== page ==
The rematch between Gov. Martin O'Malley and former Gov. Robert L. Ehrlich Jr. presents Maryland voters with a rare and difficult choice between two men with the proven stature and experience to serve as the state's chief executive. The voters of Maryland have shown a willingness to trust both of them with the leadership of the state, and they know from direct experience that neither man is perfect — nor so terrible as his opponent claims. While a strong case can be made for either one, we believe that Mr. O'Malley's talents, vision and track record make him the better choice to tackle the challenges Maryland faces.
There are several issues on which we believe Mr. Ehrlich's positions are superior. He has a stronger and more specific stance on tackling Maryland's looming $30 billion in unfunded pension and retiree health care liabilities. He is in favor of moving toward 401(k)-style plans for future state workers; Mr. O'Malley can do no more than point to a commission studying the matter. Mr. Ehrlich has the right idea on slots. He favors the proposed Arundel Mills casino, which is crucial if the state is to realize significant revenue from gambling anytime soon. Mr. O'Malley is campaigning against it. Mr. Ehrlich is more enthusiastically committed to education reform, and the Republican is more thoughtful when it comes to pardons and commutations — he took that power of his office seriously and put real effort into seeing that justice was done, whereas Mr. O'Malley has eschewed it.
But on the whole, Mr. O'Malley's ideas are better suited to the challenges Maryland faces now, whereas Mr. Ehrlich at times has failed to recognize the ways in which the world has changed since he left office four years ago.
For example, Mr. O'Malley sees economic development and job creation as the product of the state's public education system, colleges and universities, infrastructure, tax incentives and quality of life. He says the state must leverage all of those things to make Maryland internationally competitive in health care and high-tech fields. Mr. Ehrlich, by contrast, is focused on relatively small adjustments to tax rates and the question of whether the state's unemployment insurance system is too generous or whether its environmental regulators are too diligent in enforcing the law. Attention to those issues is important, but it is not nearly sufficient to guarantee the state's prosperity in an increasingly competitive world.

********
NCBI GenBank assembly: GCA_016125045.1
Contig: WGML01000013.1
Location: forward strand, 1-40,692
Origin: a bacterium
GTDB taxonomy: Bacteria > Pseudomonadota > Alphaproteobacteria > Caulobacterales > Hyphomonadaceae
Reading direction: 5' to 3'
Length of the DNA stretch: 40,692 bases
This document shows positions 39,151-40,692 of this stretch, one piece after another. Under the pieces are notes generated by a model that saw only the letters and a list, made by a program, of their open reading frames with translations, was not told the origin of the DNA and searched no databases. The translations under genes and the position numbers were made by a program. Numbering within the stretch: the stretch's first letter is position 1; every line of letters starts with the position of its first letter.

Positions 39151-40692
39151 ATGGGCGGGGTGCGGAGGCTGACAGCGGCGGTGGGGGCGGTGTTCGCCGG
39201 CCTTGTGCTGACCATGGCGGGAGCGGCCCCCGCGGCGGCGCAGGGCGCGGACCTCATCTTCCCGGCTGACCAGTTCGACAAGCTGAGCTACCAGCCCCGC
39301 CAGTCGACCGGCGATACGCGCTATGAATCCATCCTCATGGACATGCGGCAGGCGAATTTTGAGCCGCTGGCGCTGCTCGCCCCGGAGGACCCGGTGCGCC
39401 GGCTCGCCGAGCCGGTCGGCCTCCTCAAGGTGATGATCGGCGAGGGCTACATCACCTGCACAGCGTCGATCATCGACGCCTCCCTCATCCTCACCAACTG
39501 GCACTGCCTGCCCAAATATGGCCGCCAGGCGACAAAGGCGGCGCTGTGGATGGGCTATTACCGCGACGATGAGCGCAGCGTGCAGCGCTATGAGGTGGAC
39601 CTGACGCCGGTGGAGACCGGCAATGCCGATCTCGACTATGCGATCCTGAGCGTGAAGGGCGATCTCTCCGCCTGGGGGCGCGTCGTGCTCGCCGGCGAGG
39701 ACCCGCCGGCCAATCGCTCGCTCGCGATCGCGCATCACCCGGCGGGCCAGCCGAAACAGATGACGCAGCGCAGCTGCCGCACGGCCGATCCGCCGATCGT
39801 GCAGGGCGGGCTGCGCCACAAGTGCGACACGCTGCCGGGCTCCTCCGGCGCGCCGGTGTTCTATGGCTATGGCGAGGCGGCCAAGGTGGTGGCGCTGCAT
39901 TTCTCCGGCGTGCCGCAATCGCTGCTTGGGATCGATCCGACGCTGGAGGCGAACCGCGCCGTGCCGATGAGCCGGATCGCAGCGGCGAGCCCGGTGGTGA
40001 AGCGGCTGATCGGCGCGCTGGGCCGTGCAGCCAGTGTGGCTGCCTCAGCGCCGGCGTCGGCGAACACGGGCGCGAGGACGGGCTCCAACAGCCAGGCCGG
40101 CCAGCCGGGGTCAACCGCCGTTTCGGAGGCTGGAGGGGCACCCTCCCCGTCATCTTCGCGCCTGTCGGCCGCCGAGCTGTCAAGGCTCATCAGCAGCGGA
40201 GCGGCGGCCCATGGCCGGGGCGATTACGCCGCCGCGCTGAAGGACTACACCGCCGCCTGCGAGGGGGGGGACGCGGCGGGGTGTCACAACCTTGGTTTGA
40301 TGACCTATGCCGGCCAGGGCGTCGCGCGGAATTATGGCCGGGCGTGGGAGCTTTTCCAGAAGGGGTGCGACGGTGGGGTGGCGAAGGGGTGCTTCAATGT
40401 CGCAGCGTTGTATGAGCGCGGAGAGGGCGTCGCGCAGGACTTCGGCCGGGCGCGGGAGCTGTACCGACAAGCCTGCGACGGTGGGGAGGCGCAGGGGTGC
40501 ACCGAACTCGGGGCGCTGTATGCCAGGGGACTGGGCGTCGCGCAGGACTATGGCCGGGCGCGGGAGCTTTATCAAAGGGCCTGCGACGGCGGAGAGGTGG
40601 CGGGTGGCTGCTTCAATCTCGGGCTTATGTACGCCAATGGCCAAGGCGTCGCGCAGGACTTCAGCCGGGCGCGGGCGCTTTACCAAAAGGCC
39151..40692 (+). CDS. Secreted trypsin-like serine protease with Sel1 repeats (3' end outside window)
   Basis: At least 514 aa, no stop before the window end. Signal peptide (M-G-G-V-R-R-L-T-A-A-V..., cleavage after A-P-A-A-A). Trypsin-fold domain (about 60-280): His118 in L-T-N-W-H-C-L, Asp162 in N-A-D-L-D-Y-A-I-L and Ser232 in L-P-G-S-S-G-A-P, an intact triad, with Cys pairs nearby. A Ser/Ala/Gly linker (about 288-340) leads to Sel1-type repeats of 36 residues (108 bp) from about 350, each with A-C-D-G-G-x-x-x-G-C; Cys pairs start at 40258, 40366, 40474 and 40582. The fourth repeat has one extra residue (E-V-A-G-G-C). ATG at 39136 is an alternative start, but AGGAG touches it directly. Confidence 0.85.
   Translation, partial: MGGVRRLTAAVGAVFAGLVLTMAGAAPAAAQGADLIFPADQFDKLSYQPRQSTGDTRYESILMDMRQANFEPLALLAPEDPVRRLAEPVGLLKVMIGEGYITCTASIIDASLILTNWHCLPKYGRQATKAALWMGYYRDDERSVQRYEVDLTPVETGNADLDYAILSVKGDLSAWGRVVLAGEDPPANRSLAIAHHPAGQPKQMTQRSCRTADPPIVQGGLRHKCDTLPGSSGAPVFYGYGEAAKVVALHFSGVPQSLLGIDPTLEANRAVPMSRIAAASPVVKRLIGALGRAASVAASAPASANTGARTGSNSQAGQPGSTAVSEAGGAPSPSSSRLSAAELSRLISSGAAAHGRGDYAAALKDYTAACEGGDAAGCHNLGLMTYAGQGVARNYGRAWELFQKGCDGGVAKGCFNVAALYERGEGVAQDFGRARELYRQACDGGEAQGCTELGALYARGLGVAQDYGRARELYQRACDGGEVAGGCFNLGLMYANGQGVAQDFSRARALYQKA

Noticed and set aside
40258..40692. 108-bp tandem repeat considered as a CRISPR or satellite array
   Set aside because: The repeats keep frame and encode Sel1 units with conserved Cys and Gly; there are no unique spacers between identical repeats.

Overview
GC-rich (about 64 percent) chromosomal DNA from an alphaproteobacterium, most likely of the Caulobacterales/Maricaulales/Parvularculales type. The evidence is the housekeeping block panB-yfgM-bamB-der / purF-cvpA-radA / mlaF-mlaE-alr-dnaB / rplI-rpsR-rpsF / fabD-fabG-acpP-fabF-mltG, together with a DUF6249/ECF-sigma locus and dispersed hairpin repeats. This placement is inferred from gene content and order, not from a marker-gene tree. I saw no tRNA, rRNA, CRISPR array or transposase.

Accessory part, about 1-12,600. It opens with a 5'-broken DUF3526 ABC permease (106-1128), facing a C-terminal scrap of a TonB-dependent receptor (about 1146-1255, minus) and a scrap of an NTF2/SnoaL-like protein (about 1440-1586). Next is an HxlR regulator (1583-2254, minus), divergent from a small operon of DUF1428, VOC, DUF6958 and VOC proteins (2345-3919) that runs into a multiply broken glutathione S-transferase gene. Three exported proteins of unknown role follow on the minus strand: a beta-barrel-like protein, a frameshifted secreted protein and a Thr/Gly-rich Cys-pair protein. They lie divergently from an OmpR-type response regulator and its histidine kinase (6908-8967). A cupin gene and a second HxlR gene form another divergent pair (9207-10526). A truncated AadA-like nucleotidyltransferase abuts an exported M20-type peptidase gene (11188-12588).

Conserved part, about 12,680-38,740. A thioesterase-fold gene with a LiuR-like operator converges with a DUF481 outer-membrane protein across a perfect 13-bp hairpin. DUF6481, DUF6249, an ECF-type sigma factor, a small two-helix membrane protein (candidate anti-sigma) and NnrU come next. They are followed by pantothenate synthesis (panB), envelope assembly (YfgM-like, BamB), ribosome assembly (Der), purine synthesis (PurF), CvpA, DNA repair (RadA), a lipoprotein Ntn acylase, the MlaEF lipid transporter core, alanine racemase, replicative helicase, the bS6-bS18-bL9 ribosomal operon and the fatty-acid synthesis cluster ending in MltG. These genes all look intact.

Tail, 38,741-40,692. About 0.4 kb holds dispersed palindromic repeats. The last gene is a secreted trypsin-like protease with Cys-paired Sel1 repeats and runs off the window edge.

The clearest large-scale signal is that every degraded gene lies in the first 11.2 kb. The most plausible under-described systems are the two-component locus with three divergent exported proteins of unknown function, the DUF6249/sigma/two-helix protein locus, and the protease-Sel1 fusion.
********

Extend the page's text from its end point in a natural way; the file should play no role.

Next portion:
On the environment, Mr. O'Malley sees the opportunities presented by the U.S. Environmental Protection Agency's new role as an enforcer in Chesapeake Bay cleanup efforts. Maryland has always led the region in the drive to reduce bay pollution, and it stands to benefit from the EPA's involvement far more than neighboring states, which have traditionally been reluctant to make the changes to agricultural, development and industrial practices needed to restore the estuary. Mr. O'Malley has embraced the federal government's role, but Mr. Ehrlich says he would fight it.
Although the fiscal circumstances the two faced were different — Mr. Ehrlich governed in relatively flush times and Mr. O'Malley in the worst economy of a generation — much has been made about which candidate is the bigger spender. No matter how you look at the numbers, Mr. Ehrlich increased spending by more than Mr. O'Malley did, both in percentage terms and in raw dollars.
The state general fund (not counting transfers to reserve funds) stood at $10.2 billion in Gov. Parris N. Glendening's final year and at $13.6 billion in Mr. Ehrlich's, a difference of $3.4 billion, or an annual growth rate of 7.43 percent. In Mr. O'Malley's final year, the fund stood at $13.2 billion — it actually went down by $404 million, or 0.75 percent a year.
However, since Mr. O'Malley relied on federal stimulus funds to displace some spending that otherwise would have come from the general fund, it's worth looking at the overall budget as well. The total state budget in Mr. Glendening's final year (not counting reserve funds) was $22.3 billion. In Mr. Ehrlich's last year, it was $28.1 billion, an increase of $5.8 billion, or annual growth of 5.95 percent. In Mr. O'Malley's final year, it stood at $32 billion, an increase of $3.9 billion, or 3.3 percent a year.
But the important thing is not just what they've done but how they intend to tackle an extremely challenging fiscal climate during the next four years — starting with a projected $1.1 billion shortfall next year. Mr. O'Malley's plan appears to be to hang on and wait for the economy to recover. He proposed almost no additional spending during the campaign and promises more of the same incremental cuts and employee furloughs he's used to get through the recession so far.